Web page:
POST: LaGuardia High School's 'Pirates!'

What's it about?

"Inspired by the Gilbert & Sullivan classic, Pirates of Penzance, the LaGuardia Arts Opera production, Pirates!, adds a modern-day sensibility to the production, but the timeless comedy endures (Laguardiahs.org)."

A gang of men, cursed by a Voodoo Queen to live out their lives as plundering pirates until they marry virgins, land on a Caribbean island and throw their pirate apprentice, Frederic, a birthday party to celebrate the completion of his 21st year of life. Then Frederic reminds the gang, Pirate King and all, that his obligation to the pirates was to last only until his 21st birthday, and decides to part ways from the men. However, Frederic soon discovers that the curse applies to him as well, and he will only regain his "land legs" once he too weds a virgin. 

What I experienced: 

I stepped out of the train station at 66th Street and Broadway, a station that is all too familiar to me, and began the short walk over to Amsterdam avenue. And just like that, I found myself back at LaGuardia High School. I can't seem to stay away, even though it's been nearly FIVE years (Jesus...) since I graduated, and exactly that long since I performed in one of their productions. For me, it was an original operetta titled Life of the Party, written especially for our school by Laurence O'Keefe and Nell Benjamin, the same musical duo (and married couple) behind Broadway's Legally Blonde

Me and Laurence O'Keefe post-show in 2012

Me and Laurence O'Keefe post-show in 2012

The year before, in 2011, I had seen LaGuardia's production of an operetta called Kismet, and had been so blown away that I was motivated to audition for Opera Workshop, a program that (thankfully!) accepted me. Interestingly enough, the actor who played the lead role on the night that I saw Kismet was the extremely talented Theo Hoffman, a man who is now a professional opera singer, currently working in Los Angeles.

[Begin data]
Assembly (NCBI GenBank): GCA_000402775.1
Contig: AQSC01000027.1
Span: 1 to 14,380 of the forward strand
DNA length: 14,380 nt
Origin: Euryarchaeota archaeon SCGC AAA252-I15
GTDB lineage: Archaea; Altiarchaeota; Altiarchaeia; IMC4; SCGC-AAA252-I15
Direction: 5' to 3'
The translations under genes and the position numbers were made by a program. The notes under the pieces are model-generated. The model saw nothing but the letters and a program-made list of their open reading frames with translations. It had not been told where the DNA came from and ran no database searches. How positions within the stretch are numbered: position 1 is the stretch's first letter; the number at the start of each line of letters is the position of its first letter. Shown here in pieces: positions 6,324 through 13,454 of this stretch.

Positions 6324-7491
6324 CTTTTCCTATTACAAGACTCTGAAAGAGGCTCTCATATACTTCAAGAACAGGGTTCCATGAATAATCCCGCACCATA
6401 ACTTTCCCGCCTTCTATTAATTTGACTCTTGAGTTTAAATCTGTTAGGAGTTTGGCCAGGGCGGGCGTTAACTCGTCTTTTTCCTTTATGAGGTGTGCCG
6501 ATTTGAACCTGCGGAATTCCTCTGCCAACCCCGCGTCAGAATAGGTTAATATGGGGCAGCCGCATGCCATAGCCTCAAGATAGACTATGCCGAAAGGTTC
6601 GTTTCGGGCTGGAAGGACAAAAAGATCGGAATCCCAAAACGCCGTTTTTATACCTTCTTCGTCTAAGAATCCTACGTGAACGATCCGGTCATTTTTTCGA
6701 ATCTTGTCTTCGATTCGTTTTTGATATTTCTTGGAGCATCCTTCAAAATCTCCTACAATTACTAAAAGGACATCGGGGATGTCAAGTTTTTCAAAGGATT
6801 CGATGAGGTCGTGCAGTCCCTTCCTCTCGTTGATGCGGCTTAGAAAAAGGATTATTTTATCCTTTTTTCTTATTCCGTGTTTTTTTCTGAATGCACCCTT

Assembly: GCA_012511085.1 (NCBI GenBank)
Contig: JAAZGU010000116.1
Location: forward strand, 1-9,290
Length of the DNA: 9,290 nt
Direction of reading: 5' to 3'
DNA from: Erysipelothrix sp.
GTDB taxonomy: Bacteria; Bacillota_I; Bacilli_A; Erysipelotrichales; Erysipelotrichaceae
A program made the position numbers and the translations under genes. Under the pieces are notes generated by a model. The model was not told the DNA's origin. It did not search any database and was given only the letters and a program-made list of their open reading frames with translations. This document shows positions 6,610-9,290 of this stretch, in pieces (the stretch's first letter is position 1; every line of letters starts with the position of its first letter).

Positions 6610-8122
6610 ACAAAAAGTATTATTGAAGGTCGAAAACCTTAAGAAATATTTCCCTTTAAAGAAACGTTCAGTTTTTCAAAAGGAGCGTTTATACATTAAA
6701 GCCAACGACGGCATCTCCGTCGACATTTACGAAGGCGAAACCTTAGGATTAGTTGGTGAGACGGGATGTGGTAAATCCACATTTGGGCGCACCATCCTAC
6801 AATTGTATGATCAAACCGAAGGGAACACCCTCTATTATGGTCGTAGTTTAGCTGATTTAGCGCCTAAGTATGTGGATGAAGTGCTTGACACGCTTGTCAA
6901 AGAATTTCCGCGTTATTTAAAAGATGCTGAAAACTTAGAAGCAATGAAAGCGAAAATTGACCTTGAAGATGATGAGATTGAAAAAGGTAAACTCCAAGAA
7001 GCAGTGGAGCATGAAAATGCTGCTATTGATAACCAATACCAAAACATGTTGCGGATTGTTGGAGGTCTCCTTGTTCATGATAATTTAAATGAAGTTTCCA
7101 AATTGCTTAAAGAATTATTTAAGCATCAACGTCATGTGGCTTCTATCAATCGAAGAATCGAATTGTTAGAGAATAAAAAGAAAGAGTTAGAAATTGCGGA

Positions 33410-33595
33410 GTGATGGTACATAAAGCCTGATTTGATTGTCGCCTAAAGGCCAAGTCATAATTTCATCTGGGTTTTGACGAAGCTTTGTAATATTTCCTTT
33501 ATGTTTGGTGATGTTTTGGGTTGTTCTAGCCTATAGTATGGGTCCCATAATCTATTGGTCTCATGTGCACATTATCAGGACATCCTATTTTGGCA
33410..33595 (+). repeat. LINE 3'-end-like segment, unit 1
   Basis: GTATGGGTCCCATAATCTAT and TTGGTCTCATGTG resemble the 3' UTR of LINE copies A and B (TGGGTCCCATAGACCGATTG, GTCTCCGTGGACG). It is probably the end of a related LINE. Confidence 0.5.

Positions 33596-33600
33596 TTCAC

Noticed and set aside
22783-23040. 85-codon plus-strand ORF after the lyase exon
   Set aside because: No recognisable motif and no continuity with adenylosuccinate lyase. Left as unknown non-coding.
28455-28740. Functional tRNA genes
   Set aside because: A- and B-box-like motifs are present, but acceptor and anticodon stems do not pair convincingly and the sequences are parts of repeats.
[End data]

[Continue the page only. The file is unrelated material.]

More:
And now I was here, in a school that I could no longer call my own, to experience a new class of students perform another operetta, Pirates!, this one based on Pirates of Penzance, an opera I admittedly did not know much about. As I walked through the doors, I thought about how I had officially spent more time out of LaGuardia since I graduated than I had spent as a student there, and how I still felt an overwhelming connection to the space as a whole. I looked around for people I recognized, knowing that anybody I had gone to school with would have been long gone by now. I did see one teacher I knew, Mr. Johnson, who greeted me warmly by name. It was nice to see a familiar face. For a moment, it almost felt like I had never left. 

And then I spotted them: Four girls I had not only gone to high school with, but girls that I had shared a stage with in Life of the Party five years ago! Cara, Sam, Evan, and Vanessa! I almost couldn't believe it, but there they were, sitting together in the center of the Concert Hall. 

I immediately stood up and shot Evan a text:

I took my seat again, excited to catch up with people that I hadn't seen in a while during intermission and after the show.